Manus McGuire:
an Irishman in Cape Breton

Celtic Colours hosts many talented and well-known artists from around the world, and it's always a treat to meet them. One of the best places to talk to these artists is in the green room at Festival Club, which is where I had the opportunity to interview Manus McGuire, the wonderful Sligo fiddler from the Brock McGuire Band.

I had met Manus in the recent past at a show in Milwaukee and was in awe of his talent, so to have the opportunity to interview him was a real treat! While I had heard some of his music, I wanted to understand where all that talent came from, so I began by asking him about his background.

"I grew up in Sligo, in the northwest, and then moved to County Clare 22 years ago," he said, "and my background in fiddling included listening to the well-established, legendary Sligo fiddle players like Michael Coleman, James Morrison, Paddy Killoran, Paddy Sweeney, Lad O'Beirne and John Vesey, and listening to recordings [both commercial and homemade] of these players." He explained that he got to meet more recent players, such as Martin Wynne and Andy McGann, in New York, and was really influenced by them at that time.

While his roots stemmed from Sligo fiddlers, he enjoyed other styles, too. "When I was in my 20s, I began to get interested in the music of Shetland, Scotland, as well as Cape Breton," he said. "I was in Canada a lot in my early 20s, because my brother lived in Toronto. I would visit him and we would go to a lot of festivals, so I got to meet a lot of French-Canadian and Cape Breton fiddlers at that time, and I was really influenced by a whole plethora of musical genres."

When asked if he had music in his family, as well, he responded, "Yes. My dad and my mom both played. My dad really got me going, as well as my older brother, who played fiddle." He went on to say he was really interested in trying to do what his older brother was doing. "He was classically trained, but I wasn't. I can read music, but not nearly as quick as he can." Obviously, this didn't hinder Manus' playing. He explained, "As a follow-on from that, I'm able to learn tunes by ear a lot quicker than he is."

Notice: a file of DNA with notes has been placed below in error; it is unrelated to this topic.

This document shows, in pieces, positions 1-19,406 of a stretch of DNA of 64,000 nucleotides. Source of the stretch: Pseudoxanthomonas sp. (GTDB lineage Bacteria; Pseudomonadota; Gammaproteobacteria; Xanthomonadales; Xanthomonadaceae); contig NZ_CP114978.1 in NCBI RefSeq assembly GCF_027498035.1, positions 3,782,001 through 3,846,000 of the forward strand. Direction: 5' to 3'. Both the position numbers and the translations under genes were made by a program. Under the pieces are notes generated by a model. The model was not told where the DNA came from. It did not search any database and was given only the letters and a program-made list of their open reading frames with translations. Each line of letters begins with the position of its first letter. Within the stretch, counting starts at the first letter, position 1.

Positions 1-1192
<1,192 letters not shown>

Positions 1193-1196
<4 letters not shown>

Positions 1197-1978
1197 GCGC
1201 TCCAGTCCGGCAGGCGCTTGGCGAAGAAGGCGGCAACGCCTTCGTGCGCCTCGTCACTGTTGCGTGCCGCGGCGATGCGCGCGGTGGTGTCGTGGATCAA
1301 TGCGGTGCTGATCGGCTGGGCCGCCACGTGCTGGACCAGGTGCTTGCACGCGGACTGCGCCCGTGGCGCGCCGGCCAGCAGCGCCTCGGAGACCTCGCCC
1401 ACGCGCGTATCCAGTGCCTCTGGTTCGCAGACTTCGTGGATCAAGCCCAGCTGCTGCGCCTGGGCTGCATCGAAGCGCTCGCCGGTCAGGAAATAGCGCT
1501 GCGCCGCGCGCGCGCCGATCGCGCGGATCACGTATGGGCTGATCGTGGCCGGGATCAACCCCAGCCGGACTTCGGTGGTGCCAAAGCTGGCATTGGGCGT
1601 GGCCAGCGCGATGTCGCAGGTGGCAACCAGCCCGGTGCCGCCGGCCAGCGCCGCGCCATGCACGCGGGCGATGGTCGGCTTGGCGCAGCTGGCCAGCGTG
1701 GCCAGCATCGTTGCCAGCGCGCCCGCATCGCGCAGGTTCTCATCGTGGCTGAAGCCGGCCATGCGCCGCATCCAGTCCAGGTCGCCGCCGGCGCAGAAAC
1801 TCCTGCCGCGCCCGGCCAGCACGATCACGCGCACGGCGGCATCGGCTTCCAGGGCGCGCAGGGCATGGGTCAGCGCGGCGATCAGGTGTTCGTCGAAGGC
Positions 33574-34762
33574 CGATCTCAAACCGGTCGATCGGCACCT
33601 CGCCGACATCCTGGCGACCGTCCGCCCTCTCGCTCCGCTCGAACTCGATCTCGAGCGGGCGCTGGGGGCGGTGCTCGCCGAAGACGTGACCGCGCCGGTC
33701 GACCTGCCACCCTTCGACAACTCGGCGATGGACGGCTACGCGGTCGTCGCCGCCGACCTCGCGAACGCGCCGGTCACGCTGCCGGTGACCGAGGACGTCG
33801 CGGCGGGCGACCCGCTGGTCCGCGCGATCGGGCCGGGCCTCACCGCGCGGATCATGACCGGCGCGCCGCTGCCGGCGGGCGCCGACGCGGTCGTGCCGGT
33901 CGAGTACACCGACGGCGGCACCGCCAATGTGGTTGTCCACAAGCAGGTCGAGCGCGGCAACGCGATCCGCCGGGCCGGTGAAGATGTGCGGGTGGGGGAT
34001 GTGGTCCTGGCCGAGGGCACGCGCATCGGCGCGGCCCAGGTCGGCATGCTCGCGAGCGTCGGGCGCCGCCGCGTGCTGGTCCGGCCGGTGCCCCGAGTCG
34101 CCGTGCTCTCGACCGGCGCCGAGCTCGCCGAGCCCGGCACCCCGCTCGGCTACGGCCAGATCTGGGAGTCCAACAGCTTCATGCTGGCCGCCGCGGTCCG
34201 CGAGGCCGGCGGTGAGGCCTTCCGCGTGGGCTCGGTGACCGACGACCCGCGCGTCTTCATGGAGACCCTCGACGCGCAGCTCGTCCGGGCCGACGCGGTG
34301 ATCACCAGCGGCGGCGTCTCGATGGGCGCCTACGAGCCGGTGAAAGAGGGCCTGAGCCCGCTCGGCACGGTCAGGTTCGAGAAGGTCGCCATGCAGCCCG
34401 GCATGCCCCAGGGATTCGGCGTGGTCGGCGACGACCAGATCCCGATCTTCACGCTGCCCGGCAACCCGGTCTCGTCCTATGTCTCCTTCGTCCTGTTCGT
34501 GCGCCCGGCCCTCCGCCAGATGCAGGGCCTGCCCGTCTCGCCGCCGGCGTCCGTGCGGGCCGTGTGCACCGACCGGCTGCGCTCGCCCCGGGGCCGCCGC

Manus said he really began performing and recording in the late 1970s. He reminisced, "I did my first recording in the States with my brother, and it was an album called The Humours of Lisadell. It was recorded in Connecticut for the company Folk Legacy." He smiled and said, "That was the first of a lot of CDs." He and his brother recorded another album with Daithe Sproule called Carousel. After that, he said that he and his brother joined Jackie Daly to form the band Buttons & Bows, which recorded three CDs. He continued, "Then, Paul Brock and I formed another band called Moving Cloud in 1989, and that band played for 10 or 11 years, and then in 2000, we formed the Brock McGuire Band." On top of the amazing duo, the band also includes Enda Scahill on banjo and Denis Carey on piano.

Manus has also been sought after as a fiddle instructor when he's not touring. "I teach at the University of Limerick, which is a half an hour from where I live." He happily said, "I get to teach students from all over the world there." I asked him if he prefers to teach students to play by ear or by reading music, and he said he teaches both ways. On top of teaching workshops, Paul Brock gives a brilliant and informative lecture of how music came from Ireland to North America. The band plays examples of the music in this lecture.

My next question was about how people in Ireland react to Manus' music, since he has been influenced by music in Canada. "They love it," he said. "Cape Breton music, especially ... is really popular in Ireland now." He mentioned Liz Doherty and Maire O'Keeffe as two fiddlers who really like to teach the Cape Breton style. "There are more and more people interested in pushing out the Cape Breton idiom, which is fantastic." He explained, "I like to teach a mixture of the styles, too."

I'm very grateful that Manus took the time for this interview with me, as he had already had a long day of lecturing and performing and he was getting ready to take the stage at Festival Club immediately after our chat. It was really neat that, while I as talking to him about how the various Celtic styles are spread from country to country, there were Cape Breton and Irish musicians playing tunes together right there in the room. It was a well-rounded experience.

interview by
Kaitlin Hahn

5 September 2009

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